Electronic scams are becoming increasingly convincing and scary 鈥 did you know hackers can even now steal your identity from a picture? Now, following in the footsteps of the cloning Facebook scam and super real Netflix phishing, there鈥檚 a hyper-sophisticated 鈥淐an you hear me?鈥 phone scam that can make you a victim with just one word.

Girl holding smart phone outside

As explained by USA Today, the scam begins with an automated call that starts by naming a reputable business, then goes on to ask if you can hear the message clearly, if you are the home or business owner or anything that will prompt an affirmative answer to escape from your lips. The moment you say 鈥淵es,鈥 however, the scammer behind the call will record your voice, using your affirmation to sign you up for a product or service you never knew about and then demanding payment. If you refuse, the scammer may produce your recorded 鈥測es鈥 response to confirm your purchase agreement. OMFG.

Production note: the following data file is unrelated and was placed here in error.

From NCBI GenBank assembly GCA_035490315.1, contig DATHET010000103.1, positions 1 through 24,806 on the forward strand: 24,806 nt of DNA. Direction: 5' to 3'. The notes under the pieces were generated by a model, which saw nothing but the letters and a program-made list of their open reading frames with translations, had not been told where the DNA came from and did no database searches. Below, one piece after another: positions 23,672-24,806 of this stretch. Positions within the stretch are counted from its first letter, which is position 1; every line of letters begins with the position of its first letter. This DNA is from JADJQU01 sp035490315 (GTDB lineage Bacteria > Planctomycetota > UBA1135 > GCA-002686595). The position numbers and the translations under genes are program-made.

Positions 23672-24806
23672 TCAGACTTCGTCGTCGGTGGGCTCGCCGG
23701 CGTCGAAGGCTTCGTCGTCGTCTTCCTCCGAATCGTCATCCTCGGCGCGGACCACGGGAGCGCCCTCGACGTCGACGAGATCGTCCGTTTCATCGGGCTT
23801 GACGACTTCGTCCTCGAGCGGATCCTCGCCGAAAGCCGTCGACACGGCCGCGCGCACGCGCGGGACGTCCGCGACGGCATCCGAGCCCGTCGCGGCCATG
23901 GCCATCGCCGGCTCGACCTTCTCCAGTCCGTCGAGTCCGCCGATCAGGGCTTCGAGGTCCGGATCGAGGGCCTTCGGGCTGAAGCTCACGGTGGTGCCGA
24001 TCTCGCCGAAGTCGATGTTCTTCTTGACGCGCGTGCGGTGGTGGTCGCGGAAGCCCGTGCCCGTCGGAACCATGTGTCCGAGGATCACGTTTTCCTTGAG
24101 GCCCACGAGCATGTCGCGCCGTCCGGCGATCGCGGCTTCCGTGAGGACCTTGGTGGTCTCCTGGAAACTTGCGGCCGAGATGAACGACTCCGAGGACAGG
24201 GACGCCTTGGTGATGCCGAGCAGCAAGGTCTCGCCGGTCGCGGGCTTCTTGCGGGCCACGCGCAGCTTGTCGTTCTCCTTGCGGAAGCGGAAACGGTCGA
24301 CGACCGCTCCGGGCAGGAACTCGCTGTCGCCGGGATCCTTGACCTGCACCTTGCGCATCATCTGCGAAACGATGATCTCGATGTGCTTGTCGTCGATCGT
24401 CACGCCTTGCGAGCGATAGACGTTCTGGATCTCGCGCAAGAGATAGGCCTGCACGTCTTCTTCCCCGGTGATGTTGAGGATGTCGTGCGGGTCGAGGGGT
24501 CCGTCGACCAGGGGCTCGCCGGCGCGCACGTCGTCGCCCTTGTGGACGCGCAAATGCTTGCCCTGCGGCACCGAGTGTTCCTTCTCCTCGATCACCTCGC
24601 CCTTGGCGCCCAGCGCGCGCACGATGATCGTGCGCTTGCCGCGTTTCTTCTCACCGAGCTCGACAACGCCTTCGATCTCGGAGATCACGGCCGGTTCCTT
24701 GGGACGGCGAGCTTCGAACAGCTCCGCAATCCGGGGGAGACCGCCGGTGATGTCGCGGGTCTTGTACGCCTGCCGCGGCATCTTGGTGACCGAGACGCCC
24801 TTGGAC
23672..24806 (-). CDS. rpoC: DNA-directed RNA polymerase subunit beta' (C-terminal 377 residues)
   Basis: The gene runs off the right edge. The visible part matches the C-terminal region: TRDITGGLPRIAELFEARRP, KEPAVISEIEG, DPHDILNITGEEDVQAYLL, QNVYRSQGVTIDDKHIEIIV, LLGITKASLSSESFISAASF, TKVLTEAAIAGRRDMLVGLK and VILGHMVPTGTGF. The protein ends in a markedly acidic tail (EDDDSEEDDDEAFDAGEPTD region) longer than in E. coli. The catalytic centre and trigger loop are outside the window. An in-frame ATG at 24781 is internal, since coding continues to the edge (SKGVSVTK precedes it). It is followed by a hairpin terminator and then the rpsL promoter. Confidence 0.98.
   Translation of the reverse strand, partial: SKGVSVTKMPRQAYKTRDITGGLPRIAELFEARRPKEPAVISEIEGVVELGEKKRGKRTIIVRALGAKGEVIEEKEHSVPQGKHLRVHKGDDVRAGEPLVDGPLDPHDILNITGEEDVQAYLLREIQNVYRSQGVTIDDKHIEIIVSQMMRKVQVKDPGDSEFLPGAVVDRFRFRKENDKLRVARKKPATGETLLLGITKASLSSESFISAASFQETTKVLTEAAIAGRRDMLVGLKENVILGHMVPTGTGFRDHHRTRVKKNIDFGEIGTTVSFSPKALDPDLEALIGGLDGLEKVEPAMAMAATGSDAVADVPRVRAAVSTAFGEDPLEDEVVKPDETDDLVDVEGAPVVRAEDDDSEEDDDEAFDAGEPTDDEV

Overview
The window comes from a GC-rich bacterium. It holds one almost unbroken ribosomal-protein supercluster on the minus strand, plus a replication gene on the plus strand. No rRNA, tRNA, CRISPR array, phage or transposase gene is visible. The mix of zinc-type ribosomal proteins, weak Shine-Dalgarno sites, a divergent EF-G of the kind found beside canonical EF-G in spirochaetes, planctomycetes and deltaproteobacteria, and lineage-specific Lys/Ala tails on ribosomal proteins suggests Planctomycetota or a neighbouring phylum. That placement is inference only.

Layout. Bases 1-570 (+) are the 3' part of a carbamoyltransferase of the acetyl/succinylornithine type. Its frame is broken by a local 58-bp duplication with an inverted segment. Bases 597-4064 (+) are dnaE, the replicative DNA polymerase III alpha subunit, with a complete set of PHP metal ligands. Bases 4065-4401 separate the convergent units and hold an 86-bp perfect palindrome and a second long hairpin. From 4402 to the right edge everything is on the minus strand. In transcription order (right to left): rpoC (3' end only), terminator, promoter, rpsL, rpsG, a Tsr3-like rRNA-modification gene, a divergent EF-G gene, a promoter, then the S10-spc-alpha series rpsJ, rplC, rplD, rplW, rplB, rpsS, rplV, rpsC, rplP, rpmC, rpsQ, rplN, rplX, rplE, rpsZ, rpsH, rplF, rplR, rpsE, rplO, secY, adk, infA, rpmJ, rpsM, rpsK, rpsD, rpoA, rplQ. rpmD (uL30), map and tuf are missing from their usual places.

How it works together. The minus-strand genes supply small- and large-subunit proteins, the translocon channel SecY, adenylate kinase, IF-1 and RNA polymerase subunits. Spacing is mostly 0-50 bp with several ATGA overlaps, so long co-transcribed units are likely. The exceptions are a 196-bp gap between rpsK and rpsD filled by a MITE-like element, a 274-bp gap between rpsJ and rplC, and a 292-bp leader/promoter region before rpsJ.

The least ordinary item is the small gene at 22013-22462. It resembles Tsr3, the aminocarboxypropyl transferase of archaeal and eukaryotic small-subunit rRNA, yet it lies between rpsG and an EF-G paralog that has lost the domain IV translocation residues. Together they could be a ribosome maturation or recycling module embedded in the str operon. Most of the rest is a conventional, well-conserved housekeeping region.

So what can you do to protect yourself from being taken advantage of? First off, don鈥檛 answer calls from numbers you do not know, even if the area code is familiar. Should you happen to answer, do not say 鈥測es,鈥 鈥渙kay,鈥 鈥渟ure鈥 or anything in the affirmative to a call that starts off with a question. Do not press anything, even if you are prompted to, and simply hang up. We repeat: Simply hang up! The Better Business Bureau (BBB) also recommends writing down the phone number and 鈥渇iling a scam report with the BBB Scam Tracker and the Federal Trade Commission鈥榮 Do Not Call List鈥 to help officials stop scammers in their tracks.

As if we didn鈥檛 have enough to worry about!

How do you protect yourself against e-scams? Tweet us @BritandCo.

(h/t USA Today, photo via Getty)